I have always been an athlete. What excited me about lawyering, was the idea that I would work to further justice as part of a team. But, rather than fostering camaraderie—or at the bare minimum, mutual respect; rather than showing us that the people sitting next to us day in and day out will one day be our teammates working with us to shape the world—law school immediately pitted us against each other. The curve made us instant adversaries, and our professors and large lectures closed the door on open exchange. I was pushed into a solitary existence: confined to the library, instead of taking my place in a legal community.

CLS requires a shift in focus from the useless recitation of facts and the regurgitation of frameworks, toward more in-depth analysis. In particular, we need to learn to “read between the lines” to understand the unstated drivers of decisions. Pierson v. Post is paradigmatic: the subtext recognizable to all at the time was the court’s preservation of the subordination of the nouveau riche by the East Hampton aristocracy. To be creative in law school, then, one must be able to identify the rationales that are omitted from—but underlie—every decision. Currently, there is virtually no opportunity to do this.

To be a good lawyer, then, is to understand how to construct legal arguments in today’s contexts. An effective curriculum would achieve this by teaching students:

  1. how to understand the subtexts that guide decision-making;
  2. effective problem-solving techniques;
  3. compelling legal writing skills; and,
  4. how collaboration fosters stronger legal arguments.

To facilitate these changes, law school should begin with legal theory and philosophy. This foundation would help the law student construct her own theory of jurisprudence, which she would critique and refine over the next three years.

Students need a more effective legal research and writing course. LPW is the only course that offers a chance to learn creative lawyering through practice. But as a two-hour, P/F course, it is ineffective. By offering specialized LPW classes based on professional goals/interests we may begin to see our fellow students as future comrades rather than as competitors.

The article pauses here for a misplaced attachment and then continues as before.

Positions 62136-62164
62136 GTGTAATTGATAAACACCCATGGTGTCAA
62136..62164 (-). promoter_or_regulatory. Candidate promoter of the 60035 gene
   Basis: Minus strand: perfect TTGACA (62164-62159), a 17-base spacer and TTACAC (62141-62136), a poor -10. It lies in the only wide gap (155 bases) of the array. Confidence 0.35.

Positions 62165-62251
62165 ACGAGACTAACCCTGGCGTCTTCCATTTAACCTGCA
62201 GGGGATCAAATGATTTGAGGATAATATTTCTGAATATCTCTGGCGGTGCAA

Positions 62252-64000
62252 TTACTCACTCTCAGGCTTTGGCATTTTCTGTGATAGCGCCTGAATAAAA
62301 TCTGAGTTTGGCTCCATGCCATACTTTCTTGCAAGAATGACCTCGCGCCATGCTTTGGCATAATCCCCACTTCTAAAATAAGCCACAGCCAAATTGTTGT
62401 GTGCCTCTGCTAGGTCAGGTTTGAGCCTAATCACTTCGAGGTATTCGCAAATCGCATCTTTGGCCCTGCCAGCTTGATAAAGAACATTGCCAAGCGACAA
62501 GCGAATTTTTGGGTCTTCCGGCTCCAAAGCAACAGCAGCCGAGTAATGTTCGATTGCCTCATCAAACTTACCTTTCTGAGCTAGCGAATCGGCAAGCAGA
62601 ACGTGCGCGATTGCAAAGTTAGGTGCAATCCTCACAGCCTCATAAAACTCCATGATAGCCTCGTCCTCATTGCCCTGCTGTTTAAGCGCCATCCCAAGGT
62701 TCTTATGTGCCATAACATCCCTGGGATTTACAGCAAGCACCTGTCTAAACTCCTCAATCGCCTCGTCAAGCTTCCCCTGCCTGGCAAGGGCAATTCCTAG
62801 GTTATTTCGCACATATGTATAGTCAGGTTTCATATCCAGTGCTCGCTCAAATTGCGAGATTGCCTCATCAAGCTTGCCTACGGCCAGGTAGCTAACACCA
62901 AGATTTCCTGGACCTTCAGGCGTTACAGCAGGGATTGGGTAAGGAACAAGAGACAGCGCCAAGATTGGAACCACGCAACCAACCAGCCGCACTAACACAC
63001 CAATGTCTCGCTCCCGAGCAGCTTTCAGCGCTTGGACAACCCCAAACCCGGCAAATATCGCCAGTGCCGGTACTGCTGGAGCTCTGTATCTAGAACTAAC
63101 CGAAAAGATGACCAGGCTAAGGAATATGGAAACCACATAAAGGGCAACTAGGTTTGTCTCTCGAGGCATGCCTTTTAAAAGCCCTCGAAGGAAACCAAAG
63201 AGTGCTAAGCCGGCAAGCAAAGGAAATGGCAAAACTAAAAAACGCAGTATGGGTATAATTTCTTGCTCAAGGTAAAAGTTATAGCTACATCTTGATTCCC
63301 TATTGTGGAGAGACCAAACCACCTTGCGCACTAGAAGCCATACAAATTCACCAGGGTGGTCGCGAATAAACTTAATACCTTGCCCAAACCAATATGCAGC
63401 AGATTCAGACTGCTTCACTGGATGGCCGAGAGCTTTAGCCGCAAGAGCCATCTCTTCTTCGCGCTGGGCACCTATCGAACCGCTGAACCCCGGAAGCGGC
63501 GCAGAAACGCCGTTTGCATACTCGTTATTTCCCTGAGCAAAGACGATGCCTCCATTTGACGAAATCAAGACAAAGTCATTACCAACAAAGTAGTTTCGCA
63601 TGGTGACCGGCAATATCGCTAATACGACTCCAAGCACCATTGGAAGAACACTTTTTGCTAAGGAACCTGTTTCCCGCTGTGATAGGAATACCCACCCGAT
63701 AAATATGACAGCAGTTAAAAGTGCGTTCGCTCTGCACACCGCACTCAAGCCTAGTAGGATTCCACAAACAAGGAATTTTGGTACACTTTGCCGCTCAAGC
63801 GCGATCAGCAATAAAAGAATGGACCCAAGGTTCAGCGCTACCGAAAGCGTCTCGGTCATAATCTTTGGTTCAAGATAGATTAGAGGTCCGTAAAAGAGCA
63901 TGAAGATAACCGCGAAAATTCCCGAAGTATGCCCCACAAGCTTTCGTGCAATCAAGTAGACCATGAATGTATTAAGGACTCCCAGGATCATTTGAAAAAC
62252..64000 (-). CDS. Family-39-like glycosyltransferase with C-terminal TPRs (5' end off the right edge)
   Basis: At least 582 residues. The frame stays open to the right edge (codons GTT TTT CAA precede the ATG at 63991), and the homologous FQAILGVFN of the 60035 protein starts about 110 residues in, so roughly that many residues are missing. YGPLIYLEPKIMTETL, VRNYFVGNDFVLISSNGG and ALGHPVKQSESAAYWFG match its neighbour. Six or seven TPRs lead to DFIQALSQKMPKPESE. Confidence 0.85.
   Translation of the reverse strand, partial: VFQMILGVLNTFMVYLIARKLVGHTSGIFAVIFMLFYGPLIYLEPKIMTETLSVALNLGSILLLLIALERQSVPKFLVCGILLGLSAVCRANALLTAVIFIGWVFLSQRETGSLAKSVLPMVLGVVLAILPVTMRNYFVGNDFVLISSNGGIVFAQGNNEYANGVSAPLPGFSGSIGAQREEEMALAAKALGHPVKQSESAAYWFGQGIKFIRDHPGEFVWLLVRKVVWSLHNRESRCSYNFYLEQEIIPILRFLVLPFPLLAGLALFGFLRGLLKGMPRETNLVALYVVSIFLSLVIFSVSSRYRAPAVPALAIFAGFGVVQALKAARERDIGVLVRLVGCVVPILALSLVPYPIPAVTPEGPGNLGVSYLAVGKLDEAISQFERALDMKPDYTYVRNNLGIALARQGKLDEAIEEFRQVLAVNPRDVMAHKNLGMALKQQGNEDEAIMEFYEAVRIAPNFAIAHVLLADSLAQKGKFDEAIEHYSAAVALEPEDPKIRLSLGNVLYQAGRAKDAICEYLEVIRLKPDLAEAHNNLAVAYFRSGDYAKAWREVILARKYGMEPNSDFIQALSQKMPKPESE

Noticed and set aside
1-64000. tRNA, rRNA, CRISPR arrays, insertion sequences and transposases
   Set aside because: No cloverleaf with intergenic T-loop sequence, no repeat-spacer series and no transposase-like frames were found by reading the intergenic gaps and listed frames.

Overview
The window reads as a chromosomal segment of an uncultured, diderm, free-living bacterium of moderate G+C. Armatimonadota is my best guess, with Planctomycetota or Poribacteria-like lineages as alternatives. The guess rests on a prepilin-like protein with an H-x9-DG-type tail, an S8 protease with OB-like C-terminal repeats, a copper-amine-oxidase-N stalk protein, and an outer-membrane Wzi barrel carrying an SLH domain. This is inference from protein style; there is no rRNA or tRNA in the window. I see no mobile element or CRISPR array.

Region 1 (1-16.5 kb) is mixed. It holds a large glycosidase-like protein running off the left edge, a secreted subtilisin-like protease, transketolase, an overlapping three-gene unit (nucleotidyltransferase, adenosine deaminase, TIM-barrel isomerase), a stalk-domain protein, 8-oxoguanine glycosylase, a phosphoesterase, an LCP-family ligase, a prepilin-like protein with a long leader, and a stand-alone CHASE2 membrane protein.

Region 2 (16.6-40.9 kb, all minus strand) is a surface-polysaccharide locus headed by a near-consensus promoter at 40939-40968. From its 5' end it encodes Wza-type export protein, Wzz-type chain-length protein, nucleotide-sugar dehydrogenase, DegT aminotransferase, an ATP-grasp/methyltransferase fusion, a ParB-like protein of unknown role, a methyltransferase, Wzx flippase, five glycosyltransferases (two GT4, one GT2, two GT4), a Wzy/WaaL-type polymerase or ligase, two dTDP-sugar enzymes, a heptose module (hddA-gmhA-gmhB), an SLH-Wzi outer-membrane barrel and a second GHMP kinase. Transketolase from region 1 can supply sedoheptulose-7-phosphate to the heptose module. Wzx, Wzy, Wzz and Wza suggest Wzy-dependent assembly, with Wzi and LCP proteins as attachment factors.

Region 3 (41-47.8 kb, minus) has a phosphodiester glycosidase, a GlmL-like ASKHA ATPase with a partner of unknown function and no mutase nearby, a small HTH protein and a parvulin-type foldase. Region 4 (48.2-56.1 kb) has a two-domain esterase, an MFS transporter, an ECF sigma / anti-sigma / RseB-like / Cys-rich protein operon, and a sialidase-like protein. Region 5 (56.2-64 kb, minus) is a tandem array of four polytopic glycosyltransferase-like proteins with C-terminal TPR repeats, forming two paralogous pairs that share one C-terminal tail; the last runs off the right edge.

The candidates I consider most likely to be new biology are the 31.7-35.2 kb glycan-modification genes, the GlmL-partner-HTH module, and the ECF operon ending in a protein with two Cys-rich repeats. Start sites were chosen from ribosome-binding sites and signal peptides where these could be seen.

Law school is three years. It is a disservice to students, to future employers, and to clients, that we do not spend more time with foundational topics. I suggest we redistribute the first-year courses over two years. For example, I am confused why Constitutional Law is not the first course we take when my Property course assumed a knowledge of fundamental rights, strict scrutiny, and the canons of construction. Similarly, taking Torts and Criminal Law concurrently has been difficult. It appears that criminal law builds on torts (i.e., Crim presumes an understanding of proximate cause). It would be helpful to fully understand torts prior to learning Criminal Law.

I am frustrated when lawyers assure me that I can look forward to learning lawyering after law school. We spend hundreds of thousands of dollars to come here. Most of us end up hundreds of thousands of dollars in debt. So, why aren’t we learning to be lawyers? And more importantly, why aren’t we learning to be lawyers together?


Webs Webs

r1 - 28 Feb 2020 - 21:54:30 - OuraniaYancopoulos